It was sheer human glory in the deed of a fearless man. It was hot, primitive instinct to live—to fight … Venters lifted his rifle and pulled the trigger twice.

The first flush, the raging of Venters’s wrath, passed, to leave him in sullen, almost cold possession of his will. It was a deadly mood, utterly foreign to his nature, engendered, fostered, and released by the wild passions of wild men in a wild country …

Yes, the border was a bloody place. But life had always been bloody. Men were blood-spillers … On sea, on land, everywhere—shooting, stabbing, cursing, clashing, fighting men!

—Zane Grey, Riders of the Purple Sage.

It might be stretching things to say that the sophomore Class of 1895 helped transform Pearl Gray, a penniless, girly-named dental student from Ohio, into Zane Grey, the driven creator of manly Western tales adored by millions. Then again, it might not. True, the Sophs were just a product of the world around them, acting out their bullying rituals like every other sophomore class of that era. (A decade later, some Sophs from the Class of 1904 would toss a recalcitrant freshman named Ezra Pound C’05 G’06 into the Lily Pond, as the BioPond was then called.) And Gray might well have become a successful, high-testosterone writer had he never encountered a member of that hated breed. But if you were looking for a defining moment in the young man’s psychic growth, the temptation to zoom in on that first trial by fire is irresistible.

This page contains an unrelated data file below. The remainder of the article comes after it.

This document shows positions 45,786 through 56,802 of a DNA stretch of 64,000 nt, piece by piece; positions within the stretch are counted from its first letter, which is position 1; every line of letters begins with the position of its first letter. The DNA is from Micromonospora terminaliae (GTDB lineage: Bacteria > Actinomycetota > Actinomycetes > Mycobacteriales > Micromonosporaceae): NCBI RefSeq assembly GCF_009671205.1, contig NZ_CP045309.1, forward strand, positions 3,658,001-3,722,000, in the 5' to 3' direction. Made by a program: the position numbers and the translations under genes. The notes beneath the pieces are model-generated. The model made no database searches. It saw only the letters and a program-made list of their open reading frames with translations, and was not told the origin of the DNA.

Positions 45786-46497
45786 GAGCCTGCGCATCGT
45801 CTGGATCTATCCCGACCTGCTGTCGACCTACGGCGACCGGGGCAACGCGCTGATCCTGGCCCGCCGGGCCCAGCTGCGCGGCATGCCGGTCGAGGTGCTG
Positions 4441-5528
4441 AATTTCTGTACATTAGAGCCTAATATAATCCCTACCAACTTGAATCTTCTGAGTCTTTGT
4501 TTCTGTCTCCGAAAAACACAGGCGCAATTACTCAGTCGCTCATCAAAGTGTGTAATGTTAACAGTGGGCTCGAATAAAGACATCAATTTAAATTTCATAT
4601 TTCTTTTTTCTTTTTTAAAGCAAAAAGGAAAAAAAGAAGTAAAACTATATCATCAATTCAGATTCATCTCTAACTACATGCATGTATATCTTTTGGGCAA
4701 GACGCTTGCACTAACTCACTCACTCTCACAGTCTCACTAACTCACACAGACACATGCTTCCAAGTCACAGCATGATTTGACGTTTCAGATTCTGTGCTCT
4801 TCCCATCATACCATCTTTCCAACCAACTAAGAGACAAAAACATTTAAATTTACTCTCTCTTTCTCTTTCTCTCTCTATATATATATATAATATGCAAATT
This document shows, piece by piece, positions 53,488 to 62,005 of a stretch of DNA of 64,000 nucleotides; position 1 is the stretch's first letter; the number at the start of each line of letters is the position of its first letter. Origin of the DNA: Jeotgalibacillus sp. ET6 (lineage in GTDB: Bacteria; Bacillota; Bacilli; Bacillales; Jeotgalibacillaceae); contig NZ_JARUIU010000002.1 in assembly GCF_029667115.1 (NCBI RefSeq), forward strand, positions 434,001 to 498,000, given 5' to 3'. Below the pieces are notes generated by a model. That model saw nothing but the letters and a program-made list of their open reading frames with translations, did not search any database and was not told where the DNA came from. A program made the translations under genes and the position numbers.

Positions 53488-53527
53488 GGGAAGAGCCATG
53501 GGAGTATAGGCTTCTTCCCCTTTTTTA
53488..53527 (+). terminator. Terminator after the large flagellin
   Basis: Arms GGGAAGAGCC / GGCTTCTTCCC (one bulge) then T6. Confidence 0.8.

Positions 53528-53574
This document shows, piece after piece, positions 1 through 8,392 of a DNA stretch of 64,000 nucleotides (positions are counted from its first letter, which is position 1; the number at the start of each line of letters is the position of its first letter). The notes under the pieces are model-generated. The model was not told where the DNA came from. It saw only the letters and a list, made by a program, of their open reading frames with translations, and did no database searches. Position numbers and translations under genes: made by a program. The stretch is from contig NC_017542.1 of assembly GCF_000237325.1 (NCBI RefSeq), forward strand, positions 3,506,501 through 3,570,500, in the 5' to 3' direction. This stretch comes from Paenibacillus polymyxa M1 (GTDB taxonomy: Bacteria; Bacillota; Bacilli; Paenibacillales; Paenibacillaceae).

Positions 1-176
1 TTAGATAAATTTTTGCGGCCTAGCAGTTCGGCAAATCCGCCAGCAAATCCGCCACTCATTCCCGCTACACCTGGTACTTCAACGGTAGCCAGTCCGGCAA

It began when he attended an anatomy lecture in an amphitheater—presumably in the building now called Logan Hall—and made the mistake of sitting in a row traditionally reserved for upperclassmen. A big, blond, “husky-voiced sophomore” got to his feet and roared: “Watch me throw Freshie out!”

Freshie may have been scared, but he wasn’t budging. When the sophomore tried to pull him away, Pearl gave him a violent shove that sent him backward over a row of seats into the midst of his classmates.

Here’s how biographer Frank Gruber, drawing on Grey’s unfinished, unpublished autobiography, put it: “Pandemonium broke out. The sophomores rose en masse to get to Pearl, and the freshmen spilled down from their heights to rescue their champion. The amphitheater became a scene of riot, and when it was over Pearl was stark naked, except for one sock. His clothing had been torn from him, including his shoes.”